The field has been in production for a decade and damage was caused to the riser during the original deepwater installation operation. The operator had considered replacing the entire gas lift riser or local repair and bypass of the damaged section. The latter option was selected. As the risers were secured in the bundle near the base of the tower, this required an economical and novel alternative to riser replacement, deployable in a restricted environment, 50 m above the seabed. The project scope began in April 2015 and was completed two years later.

While remote mechanical connectors are a proven method of repairing rigid pipes and risers in deepwater, the challenge lay not with the design of the permanent repair method, but the means of installation without support from the surface or the seabed and without overstressing the riser.

The solution comprised a novel midwater connector installation system controlled from an ROV that is temporarily fixed to the riser and used to align, install, activate and test the repair connectors.

In order to deploy the connectors, the damaged pipe was released from the riser bundle, the coating removed and the correct cuts made. The connector was then aligned, installed, activated, and tested allowing the new flexible jumper bypass to be attached on the damaged sections on the two 4-in. gas lift risers. To support the repair, a high-load structural clamp was permanently fixed to the riser bundle, providing a means to limit the motion of the new repair spools.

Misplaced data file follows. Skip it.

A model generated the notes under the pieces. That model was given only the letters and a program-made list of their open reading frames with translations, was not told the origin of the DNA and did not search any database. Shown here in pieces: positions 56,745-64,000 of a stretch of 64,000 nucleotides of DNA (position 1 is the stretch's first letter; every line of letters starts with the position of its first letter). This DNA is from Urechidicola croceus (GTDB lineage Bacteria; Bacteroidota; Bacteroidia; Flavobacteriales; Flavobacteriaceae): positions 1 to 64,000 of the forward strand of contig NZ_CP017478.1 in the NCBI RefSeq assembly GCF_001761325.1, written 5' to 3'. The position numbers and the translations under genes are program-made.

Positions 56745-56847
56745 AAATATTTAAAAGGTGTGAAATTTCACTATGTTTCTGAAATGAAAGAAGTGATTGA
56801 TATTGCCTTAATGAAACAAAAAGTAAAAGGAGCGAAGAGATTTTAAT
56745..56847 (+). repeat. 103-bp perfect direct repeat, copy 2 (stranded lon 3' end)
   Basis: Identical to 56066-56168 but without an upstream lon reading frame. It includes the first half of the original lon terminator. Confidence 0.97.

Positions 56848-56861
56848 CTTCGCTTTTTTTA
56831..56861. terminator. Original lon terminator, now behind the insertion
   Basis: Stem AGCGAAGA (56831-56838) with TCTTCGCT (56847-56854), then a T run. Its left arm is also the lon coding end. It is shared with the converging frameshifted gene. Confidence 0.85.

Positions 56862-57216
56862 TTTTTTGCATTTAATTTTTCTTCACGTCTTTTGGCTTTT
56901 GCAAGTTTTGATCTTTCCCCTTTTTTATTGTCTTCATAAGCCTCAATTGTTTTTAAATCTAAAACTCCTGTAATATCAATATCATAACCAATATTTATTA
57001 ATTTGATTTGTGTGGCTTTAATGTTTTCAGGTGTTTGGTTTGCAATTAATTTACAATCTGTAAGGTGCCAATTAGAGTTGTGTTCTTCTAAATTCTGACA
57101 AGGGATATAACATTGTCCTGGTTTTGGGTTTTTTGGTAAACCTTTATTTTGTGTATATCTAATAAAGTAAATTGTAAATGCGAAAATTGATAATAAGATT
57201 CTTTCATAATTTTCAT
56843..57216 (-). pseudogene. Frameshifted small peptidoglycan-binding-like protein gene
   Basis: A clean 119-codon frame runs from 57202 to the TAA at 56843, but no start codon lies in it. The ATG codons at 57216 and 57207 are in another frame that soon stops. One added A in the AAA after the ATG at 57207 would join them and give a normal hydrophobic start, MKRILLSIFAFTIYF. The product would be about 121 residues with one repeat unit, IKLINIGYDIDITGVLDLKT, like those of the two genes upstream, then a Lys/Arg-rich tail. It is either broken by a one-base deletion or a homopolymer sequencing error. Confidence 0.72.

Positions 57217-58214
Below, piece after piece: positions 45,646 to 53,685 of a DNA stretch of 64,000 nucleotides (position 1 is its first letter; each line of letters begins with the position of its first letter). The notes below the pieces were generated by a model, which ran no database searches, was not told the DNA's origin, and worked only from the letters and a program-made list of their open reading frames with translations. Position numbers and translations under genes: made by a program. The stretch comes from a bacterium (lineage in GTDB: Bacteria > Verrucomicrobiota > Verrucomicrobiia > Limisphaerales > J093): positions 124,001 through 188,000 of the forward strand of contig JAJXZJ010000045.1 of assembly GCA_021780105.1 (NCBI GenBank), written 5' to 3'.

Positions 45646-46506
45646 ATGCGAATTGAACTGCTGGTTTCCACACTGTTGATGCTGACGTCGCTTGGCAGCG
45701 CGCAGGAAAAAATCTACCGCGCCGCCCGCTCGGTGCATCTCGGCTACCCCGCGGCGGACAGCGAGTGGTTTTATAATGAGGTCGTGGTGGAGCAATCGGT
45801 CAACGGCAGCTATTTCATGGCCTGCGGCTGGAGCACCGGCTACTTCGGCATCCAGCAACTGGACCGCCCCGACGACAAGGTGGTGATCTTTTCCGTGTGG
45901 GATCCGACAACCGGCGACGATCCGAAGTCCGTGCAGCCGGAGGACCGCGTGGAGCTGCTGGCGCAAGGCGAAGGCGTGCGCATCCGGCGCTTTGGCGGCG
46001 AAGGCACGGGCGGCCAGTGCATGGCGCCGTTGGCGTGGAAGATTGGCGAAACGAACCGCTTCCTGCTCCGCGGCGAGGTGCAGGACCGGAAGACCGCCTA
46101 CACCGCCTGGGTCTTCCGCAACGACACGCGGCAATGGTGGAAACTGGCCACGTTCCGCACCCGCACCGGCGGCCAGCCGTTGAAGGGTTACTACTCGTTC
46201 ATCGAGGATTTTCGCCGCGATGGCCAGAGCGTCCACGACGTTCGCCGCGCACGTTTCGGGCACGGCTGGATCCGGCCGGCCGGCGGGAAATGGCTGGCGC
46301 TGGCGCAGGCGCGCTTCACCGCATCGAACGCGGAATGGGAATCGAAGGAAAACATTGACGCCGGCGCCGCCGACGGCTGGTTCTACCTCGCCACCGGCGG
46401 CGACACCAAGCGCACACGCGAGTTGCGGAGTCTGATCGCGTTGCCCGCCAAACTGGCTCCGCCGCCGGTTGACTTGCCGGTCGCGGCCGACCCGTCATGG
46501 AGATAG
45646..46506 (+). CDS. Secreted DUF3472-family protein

Full tooling included the provision of high load clamps and remote clamp installation tools, the coating removal tools, 3D buoyancy-milling tool, the connectors and the alignment and installation frames. All equipment was ROV-compatible and supported with ROV skid and control systems. The use of a metal graphite composite seal was a key differentiator as it has been proven superior to an elastomeric seal.

The project required an eight-week extended factory acceptance test program at an independent facility. This stage included 12 pipe activations, hydrotests, gas tests, temperature/pressure cycling and external load application. The connectors then underwent site integration testing in Norway before shallow water testing involving the use of an ROV to remotely activate and hydrotest the complete system. Video animation was provided to detail each step of the repair process and showcase the planned operations to mitigate any risks at an early stage.

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Above: Vertical riser repair solution ready for factory acceptance testing. Below: 4-in. clamp in preparation for deployment from vessel offshore Australia.

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Once on location, the system was deployed over a one-month timeframe during favourable weather windows, leading to the successful repair of both risers in April 2017.

Once the repairs were completed, a bespoke restraining system was installed to support the tie-in location and to avoid any potential fatigue related issues over the remaining lifetime of the risers. A buoyancy removal tool was developed to mill away the buoyancy around a nearby 12-in. riser to create a space envelope sufficient for subsequent coating removal and the remote installation of the structural restraint clamp.

Pipeline fracture repair

In tandem with the deepwater project offshore Angola, Hydratight and Connector Subsea Solutions developed a structural deepwater pipeline repair clamp for a major NOC, offshore Western Australia.